AWPI is run by a 15-member board of trustees and currently has 182 members. Its immediate concern is to build up an endowment fund that will enable it to provide members with benefits such as medical and legal assistance, emergency loans, pension and death benefits, among others.

“We are here to introduce and to call on the attention of other artists who would be interested in joining or perhaps help the organization with its advocacies,” declared Edna Vida-Froilan, one of the board members of AWPI during a press lunch at the CCP Multipurpose Hall.

Projects and events

To build up its endowment fund, AWPI is undertaking various fund-raising activities in the coming months.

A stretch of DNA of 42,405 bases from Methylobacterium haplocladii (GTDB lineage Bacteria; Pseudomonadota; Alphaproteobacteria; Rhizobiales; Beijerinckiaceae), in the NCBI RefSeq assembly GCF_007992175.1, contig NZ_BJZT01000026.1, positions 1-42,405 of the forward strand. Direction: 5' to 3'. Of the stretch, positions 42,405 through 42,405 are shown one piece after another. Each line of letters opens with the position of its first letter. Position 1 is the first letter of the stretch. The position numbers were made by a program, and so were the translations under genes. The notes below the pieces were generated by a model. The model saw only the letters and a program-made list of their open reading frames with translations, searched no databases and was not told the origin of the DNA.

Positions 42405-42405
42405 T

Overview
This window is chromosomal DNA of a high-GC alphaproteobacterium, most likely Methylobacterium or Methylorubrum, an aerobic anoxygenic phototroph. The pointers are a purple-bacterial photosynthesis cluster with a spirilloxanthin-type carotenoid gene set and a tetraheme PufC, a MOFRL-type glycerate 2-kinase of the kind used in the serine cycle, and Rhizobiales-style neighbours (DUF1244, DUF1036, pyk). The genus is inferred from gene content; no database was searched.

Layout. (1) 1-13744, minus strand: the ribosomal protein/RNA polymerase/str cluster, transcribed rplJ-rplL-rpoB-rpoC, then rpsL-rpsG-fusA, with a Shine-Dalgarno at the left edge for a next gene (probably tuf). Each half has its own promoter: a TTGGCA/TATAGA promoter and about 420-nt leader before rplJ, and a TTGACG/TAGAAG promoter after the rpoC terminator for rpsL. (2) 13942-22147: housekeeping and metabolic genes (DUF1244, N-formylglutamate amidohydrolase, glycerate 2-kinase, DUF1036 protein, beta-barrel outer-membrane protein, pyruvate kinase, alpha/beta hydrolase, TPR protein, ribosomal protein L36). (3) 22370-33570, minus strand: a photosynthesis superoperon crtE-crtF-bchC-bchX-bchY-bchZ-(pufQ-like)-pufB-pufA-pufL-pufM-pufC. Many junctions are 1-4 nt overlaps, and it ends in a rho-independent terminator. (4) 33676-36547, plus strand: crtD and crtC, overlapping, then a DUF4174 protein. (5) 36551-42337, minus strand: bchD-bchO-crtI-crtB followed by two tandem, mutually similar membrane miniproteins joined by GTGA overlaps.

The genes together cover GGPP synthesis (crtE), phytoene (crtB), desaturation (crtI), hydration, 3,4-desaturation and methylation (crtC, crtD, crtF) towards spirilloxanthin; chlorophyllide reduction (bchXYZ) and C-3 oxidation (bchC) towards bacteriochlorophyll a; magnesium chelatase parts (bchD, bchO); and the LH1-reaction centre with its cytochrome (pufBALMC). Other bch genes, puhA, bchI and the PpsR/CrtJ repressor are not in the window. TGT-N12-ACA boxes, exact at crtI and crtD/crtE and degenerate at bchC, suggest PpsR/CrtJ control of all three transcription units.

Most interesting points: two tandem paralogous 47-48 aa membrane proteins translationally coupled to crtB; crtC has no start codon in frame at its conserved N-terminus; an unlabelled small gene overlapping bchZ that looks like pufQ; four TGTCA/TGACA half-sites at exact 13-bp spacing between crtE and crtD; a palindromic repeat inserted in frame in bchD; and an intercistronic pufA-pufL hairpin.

In June next year, Lisa Macuja-Elizalde, the organization’s treasurer, will spearhead a production at the CCP with Ballet Manila. It is to be one of the biggest fund-raising events that the AWPI will hold in the future.

Coinciding with the General Assembly of the organization on Nov. 29, an Artists’ Tiangge will be opened at the shady lane between the Main CCP Building and the Production Design Center, CCP Complex.

The Artists’ Tiangge includes many artists whose one-of-a-kind products cannot be found at any other market in Manila. There will be over 40 different stalls showing and selling a rich variety of wares. From the new to the recycled, fine arts to folk art, jewelry to ceramics, sculpture to textiles, curios and collectibles, there will be something for almost every taste and budget. The Artists’ Tiangge also features street performers and a gourmet café.

For more information, contact Artists Welfare Program Inc. at telephone numbers 832-1125 locals 1606 to 07 or e-mail at drama_ccp@yahoo.com.